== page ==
Every once in a while, you'll be given the opportunity to tell a story that can change your trajectory.
Every single day, you’re given a chance to put on whichever disguise you choose. Every single day, you have the choice to unveil the story of yourself. The better you are at telling stories, the further you’ll go. You’ll climb to impossible places; you’ll float above the clouds. You’ll be able to sell your boss on the big raise, hire the big client, or even woo her to be your wife.
I don’t operate that way though.
My modus operandi is simple: do. But because I don’t spend time telling the story of what I do, I undoubtedly leave vast amounts of potential opportunities on the table.
I’m okay with that, but…
Perhaps once every year or two, there comes an occasion where the chance to tell a story becomes irresistible. This usually comes in a high-stakes situation. It could be a large business deal, new job prospect, investment opportunity, or other potential life-impact event. I take a lot of time drafting, formatting, reviewing, drafting, formatting, reviewing, and fine-tuning so that the story is unveiled just right. So far, this effort has never disappointed me; it has always yielded massive payoffs.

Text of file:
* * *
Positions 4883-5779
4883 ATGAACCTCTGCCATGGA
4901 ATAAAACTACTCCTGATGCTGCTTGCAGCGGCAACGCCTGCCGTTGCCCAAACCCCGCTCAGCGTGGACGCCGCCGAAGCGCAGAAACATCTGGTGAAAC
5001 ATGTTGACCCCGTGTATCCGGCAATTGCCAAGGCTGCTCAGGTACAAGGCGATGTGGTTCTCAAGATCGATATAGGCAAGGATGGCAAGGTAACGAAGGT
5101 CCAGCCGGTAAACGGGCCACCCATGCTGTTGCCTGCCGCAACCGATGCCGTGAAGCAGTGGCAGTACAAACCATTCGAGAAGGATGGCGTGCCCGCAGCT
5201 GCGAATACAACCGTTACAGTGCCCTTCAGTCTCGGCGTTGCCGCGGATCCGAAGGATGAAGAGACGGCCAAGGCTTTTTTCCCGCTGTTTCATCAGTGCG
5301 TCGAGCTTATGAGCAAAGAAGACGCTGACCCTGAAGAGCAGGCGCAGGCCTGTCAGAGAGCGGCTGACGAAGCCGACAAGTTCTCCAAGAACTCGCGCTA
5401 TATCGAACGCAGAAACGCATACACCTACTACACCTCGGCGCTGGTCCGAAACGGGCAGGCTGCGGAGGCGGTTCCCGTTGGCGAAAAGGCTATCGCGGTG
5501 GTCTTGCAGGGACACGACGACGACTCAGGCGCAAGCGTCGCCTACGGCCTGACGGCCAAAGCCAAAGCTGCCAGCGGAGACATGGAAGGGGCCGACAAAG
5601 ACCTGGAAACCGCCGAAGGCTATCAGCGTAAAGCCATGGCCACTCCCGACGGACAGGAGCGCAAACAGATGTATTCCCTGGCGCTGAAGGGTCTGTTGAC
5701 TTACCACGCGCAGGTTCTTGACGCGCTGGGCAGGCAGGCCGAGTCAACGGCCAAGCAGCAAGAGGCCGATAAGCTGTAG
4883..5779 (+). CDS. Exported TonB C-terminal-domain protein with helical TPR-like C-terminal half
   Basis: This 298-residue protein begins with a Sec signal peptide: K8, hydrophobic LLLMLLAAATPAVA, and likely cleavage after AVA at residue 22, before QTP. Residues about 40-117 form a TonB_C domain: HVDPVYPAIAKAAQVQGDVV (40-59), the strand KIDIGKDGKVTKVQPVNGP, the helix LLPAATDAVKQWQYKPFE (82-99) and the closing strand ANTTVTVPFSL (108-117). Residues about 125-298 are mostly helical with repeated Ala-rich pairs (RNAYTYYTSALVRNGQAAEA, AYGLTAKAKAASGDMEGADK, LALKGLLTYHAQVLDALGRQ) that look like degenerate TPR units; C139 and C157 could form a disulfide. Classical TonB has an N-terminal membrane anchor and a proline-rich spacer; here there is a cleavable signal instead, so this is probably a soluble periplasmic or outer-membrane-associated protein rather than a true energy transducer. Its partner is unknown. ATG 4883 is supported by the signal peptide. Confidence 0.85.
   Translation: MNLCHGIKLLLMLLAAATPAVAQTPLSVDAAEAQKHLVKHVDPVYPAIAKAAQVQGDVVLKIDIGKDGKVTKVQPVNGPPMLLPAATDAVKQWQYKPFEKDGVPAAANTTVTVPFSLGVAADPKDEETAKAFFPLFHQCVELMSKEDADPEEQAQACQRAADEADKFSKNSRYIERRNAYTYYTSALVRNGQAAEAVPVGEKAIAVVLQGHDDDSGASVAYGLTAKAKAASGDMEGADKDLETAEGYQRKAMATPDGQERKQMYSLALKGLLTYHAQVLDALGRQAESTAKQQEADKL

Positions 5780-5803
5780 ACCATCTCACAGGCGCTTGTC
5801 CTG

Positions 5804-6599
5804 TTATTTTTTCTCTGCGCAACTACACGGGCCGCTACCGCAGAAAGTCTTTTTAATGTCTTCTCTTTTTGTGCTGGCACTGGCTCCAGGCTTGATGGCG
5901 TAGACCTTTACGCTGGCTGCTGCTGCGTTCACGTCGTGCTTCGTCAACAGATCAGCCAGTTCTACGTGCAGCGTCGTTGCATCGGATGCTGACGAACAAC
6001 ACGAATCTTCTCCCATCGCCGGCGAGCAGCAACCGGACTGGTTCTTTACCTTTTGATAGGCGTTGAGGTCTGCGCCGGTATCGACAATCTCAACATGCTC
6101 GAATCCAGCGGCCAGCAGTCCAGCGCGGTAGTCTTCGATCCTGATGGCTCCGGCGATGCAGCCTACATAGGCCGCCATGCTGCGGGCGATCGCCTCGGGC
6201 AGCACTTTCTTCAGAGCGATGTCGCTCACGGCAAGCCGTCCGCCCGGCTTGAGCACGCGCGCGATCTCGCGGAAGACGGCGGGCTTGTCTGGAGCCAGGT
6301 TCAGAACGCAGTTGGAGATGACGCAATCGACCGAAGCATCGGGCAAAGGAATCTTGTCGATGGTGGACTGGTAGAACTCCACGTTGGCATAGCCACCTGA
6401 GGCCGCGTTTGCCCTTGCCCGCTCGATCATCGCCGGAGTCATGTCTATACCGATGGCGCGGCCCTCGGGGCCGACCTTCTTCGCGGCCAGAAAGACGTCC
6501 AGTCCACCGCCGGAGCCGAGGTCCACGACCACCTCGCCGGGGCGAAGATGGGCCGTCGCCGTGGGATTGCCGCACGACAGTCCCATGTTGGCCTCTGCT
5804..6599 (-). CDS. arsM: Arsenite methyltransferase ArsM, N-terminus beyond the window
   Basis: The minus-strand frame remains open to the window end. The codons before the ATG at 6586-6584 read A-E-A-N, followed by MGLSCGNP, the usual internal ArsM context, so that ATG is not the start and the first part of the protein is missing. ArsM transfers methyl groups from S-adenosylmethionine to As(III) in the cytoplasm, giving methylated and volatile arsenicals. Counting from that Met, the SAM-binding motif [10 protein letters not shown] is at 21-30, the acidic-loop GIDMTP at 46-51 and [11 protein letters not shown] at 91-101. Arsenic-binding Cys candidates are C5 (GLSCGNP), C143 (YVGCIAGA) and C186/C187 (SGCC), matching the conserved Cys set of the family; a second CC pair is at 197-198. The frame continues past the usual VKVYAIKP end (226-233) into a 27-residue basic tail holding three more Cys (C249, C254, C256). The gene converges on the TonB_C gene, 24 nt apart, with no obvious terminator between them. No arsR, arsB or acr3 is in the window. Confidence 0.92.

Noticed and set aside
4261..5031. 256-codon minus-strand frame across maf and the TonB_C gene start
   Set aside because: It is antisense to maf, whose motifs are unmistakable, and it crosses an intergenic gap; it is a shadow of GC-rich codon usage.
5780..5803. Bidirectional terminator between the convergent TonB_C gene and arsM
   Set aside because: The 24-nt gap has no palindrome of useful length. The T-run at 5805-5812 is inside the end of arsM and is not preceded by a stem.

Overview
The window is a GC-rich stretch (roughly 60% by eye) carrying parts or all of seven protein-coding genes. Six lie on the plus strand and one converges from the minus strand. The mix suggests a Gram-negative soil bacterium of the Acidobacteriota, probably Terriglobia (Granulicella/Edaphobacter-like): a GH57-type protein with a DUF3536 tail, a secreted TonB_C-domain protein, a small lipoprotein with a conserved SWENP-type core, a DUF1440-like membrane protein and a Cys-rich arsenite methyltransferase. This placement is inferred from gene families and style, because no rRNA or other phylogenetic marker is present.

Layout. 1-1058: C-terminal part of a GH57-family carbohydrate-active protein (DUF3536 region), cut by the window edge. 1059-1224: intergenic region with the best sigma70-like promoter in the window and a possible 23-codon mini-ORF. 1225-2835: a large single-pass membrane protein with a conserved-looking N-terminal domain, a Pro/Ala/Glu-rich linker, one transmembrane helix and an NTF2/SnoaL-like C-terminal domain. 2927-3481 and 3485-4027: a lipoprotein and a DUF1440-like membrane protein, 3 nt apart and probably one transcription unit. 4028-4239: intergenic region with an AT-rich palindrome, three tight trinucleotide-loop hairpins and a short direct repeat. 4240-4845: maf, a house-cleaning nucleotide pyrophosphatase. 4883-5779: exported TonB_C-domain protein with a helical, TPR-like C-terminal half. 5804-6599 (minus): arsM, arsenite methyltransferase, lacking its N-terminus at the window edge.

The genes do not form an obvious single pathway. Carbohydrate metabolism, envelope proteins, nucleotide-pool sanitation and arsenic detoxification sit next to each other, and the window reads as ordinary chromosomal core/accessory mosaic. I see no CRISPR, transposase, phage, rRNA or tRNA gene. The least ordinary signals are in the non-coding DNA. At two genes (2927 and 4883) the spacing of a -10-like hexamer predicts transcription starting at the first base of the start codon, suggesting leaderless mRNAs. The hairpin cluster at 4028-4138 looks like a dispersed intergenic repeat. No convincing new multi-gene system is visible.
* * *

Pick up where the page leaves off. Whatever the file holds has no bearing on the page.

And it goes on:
Story-telling is not about lying or masking truth. It’s about unveiling truth in the most convincing way possible. It’s deciding “what is important to tell” and “when to tell it” to ensure your audience fully understands your point of view.
In the business world, so much time is spent building feature after feature, product after product — and little time is spent telling others about the work. In practice, more time should be spent storytelling than building.
As a matter of fact, many products exist only because they are stories.
Take the quintessential example: Shreddies.
Back in the 1990s, Shreddies, known as the square-shaped wheat cereal, was phasing out of popularity. In an attempt to draw back consumers, they released one of the greatest marketing campaigns of all time by a simple 45º rotation: Diamond Shreddies.